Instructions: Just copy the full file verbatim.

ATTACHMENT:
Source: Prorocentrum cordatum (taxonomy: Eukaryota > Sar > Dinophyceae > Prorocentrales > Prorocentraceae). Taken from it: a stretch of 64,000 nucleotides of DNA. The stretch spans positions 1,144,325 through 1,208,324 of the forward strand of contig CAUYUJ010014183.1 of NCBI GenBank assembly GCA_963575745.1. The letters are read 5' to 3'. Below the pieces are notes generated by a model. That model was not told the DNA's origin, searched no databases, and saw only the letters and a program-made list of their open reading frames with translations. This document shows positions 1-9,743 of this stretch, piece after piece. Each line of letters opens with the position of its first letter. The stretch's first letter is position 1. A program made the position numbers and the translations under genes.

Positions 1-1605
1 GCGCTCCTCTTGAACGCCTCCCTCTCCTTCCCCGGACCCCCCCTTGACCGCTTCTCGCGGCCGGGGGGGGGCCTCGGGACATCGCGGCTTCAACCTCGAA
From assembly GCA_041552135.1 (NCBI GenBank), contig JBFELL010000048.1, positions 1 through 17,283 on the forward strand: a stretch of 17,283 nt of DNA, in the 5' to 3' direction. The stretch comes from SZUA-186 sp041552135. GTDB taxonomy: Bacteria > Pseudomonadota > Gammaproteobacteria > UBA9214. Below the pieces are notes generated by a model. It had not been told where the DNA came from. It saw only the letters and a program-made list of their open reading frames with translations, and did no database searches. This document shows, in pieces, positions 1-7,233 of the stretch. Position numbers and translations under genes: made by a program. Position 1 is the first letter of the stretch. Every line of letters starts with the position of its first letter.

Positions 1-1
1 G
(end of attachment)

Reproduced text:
Source: Prorocentrum cordatum (taxonomy: Eukaryota > Sar > Dinophyceae > Prorocentrales > Prorocentraceae). Taken from it: a stretch of 64,000 nucleotides of DNA. The stretch spans positions 1,144,325 through 1,208,324 of the forward strand of contig CAUYUJ010014183.1 of NCBI GenBank assembly GCA_963575745.1. The letters are read 5' to 3'. Below the pieces are notes generated by a model. That model was not told the DNA's origin, searched no databases, and saw only the letters and a program-made list of their open reading frames with translations. This document shows positions 1-9,743 of this stretch, piece after piece. Each line of letters opens with the position of its first letter. The stretch's first letter is position 1. A program made the position numbers and the translations under genes.

Positions 1-1605
1 GCGCTCCTCTTGAACGCCTCCCTCTCCTTCCCCGGACCCCCCCTTGACCGCTTCTCGCGGCCGGGGGGGGGCCTCGGGACATCGCGGCTTCAACCTCGAA
From assembly GCA_041552135.1 (NCBI GenBank), contig JBFELL010000048.1, positions 1 through 17,283 on the forward strand: a stretch of 17,283 nt of DNA, in the 5' to 3' direction. The stretch comes from SZUA-186 sp041552135. GTDB taxonomy: Bacteria > Pseudomonadota > Gammaproteobacteria > UBA9214. Below the pieces are notes generated by a model. It had not been told where the DNA came from. It saw only the letters and a program-made list of their open reading frames with translations, and did no database searches. This document shows, in pieces, positions 1-7,233 of the stretch. Position numbers and translations under genes: made by a program. Position 1 is the first letter of the stretch. Every line of letters starts with the position of its first letter.

Positions 1-1
1 G